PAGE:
I am a Breast Cancer Survivor myself. Although they only found cancer in 1 breast I made the decision to go for the bi-lateral. What were the chances of it showing up in the other breast in 6 wks, 6 yrs or whenever, I was not taking any chances. I had reconstruction surgery, got 2 new nipples with tattooed aeroli ( I wanted sunfloweres..but my plastic surgeon said "No" he probably would lose is MD License). So now I have 2 brand new (7 yrs old)breasts and get another set in 14 yrs (get a new set every 20 yrs). What more can a girl ask FOR..No sagging, no laying on the bed next to me, no unconfortable bras and the men I date dont seem to mind. God Bless You and Genetic Testing.

Stef Raber Parthemore

I also found out I have the BRCA1 gene, after having been through Breast cancer surgery, chemotherapy and radiation along with Hormone therapy. Upon finding out that I tested positive for BRCA1, my breast surgeon recommended that I have a double mastectomy and have my ovaries removed. I did both so that I wouldn't have a recurrence of Breast cancer OR a bout with Ovarian cancer. Now, I have spent over 2 yrs having surgeries for reconstruction of the breasts. I have had MRSA twice and multiple surgeries to repair damage done by the MRSA. It has been a very long journey. I wish you nothing but good health!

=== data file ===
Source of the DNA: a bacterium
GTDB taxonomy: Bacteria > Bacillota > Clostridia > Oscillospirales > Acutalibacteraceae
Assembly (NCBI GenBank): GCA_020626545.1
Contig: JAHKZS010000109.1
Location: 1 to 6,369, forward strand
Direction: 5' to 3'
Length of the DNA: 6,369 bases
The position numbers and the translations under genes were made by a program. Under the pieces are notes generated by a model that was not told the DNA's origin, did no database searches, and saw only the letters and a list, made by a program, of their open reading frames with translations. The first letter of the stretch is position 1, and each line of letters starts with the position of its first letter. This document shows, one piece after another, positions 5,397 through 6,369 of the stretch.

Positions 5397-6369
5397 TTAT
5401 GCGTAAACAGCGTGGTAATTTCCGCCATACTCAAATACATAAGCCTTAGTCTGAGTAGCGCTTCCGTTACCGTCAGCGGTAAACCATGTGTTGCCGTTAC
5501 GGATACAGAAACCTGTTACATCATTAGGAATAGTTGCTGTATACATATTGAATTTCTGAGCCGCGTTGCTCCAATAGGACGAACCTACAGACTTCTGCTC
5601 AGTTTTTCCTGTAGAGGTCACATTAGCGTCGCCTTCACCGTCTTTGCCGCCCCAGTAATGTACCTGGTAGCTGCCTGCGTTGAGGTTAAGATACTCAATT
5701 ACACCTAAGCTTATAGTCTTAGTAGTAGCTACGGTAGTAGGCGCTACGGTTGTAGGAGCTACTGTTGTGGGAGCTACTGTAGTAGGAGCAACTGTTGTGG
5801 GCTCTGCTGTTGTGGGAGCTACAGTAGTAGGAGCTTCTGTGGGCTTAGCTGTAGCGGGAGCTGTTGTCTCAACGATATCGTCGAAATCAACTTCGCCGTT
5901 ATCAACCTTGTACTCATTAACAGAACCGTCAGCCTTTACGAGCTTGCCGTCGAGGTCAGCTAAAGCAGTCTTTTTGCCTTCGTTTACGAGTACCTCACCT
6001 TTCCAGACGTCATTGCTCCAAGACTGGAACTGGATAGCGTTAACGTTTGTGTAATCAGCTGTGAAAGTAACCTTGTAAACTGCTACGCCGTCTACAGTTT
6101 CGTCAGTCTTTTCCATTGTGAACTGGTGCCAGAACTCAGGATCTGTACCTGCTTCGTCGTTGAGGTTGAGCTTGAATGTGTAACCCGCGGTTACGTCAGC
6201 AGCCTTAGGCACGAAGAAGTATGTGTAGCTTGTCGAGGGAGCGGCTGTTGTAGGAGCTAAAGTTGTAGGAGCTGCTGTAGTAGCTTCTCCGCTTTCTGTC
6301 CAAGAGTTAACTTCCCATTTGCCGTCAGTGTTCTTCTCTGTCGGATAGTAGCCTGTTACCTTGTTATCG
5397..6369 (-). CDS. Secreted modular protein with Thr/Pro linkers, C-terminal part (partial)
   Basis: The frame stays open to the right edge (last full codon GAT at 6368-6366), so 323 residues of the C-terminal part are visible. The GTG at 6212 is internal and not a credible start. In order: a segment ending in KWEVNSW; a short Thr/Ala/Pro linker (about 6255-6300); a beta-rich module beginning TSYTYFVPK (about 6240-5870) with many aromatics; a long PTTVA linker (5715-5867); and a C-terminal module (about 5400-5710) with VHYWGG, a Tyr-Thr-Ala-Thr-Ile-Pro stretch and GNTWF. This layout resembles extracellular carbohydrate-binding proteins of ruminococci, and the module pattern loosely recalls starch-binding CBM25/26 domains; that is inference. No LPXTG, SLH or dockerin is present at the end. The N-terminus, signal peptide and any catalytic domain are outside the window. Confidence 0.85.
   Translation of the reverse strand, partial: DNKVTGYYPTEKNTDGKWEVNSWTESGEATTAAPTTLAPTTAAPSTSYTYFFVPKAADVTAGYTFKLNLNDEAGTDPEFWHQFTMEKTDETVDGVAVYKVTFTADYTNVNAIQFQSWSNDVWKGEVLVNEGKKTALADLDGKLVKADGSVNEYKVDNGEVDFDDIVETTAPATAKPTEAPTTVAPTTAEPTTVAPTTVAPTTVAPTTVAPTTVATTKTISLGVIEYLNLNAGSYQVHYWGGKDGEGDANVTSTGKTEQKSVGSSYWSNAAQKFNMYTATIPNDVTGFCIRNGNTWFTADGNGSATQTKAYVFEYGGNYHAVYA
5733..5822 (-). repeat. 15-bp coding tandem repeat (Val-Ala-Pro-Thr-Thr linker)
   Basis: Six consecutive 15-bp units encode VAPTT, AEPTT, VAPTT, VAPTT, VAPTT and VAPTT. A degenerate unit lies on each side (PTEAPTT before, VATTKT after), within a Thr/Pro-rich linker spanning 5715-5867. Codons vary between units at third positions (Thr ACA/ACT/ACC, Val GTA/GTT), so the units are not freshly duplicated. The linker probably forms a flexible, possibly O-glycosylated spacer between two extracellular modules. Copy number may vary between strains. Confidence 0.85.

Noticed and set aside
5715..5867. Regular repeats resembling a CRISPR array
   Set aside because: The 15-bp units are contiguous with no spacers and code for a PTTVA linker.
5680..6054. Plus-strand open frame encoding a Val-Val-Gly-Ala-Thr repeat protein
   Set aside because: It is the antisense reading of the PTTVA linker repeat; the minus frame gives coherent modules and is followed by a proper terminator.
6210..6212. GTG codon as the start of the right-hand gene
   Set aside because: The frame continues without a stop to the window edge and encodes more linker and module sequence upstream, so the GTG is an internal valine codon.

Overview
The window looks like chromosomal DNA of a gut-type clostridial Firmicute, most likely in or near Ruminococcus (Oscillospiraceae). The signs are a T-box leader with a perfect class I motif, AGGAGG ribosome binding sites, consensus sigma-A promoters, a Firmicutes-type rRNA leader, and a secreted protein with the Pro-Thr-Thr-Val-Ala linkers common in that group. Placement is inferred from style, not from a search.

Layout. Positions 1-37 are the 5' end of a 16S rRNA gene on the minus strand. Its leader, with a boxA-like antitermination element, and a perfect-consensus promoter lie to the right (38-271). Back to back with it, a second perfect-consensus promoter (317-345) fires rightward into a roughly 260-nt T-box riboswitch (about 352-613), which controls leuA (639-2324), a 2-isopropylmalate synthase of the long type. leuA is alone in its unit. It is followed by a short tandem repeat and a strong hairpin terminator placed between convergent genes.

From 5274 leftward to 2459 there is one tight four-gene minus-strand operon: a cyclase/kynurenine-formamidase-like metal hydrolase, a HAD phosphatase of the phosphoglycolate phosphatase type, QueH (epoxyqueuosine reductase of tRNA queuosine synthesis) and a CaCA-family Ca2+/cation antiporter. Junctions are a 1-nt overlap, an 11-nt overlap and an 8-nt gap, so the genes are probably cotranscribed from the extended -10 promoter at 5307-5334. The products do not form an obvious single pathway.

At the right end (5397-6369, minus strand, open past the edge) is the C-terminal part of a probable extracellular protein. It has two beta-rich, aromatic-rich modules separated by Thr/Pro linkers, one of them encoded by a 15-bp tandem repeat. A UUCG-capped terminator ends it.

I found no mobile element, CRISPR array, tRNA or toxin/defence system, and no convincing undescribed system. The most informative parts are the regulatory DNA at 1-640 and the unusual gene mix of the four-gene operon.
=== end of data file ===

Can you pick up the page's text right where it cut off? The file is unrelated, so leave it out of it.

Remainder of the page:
nonmember avatar rebekah

a tumor is the body's self-preservation technique. toxins float around and if enough, would just kill you on the spot, but the body gathers it into a tumor, so you can survive. if you cut out a body part, the imbalance/tumor will just go somewhere else. how about some other preventative methods: revise diet, exercise, reduce stress, etc. in any case, best of luck to you!

Rachel Dixon-Makrucki

I am going through genetic testing for Lynch Syndrome which has upwards of an 80% chance for certain cancers. It was recommended that if I do test positive that I have a total hysterectomy. I am only 30 but if it comes back positive I will have the procedure done. I know that I will mourn because it will mean no more babies but I have to be here for the one I already have.

Freedom Fromtyranny

great attitude

Heres to your good greater and best health

nonmember avatar Amberish2002

Strength. Will. Who knows what we do when in a situation until we are there...You have amazing courage to make this decision and to those who have nerve to criticize ... Hope that they are never faced with the same odds.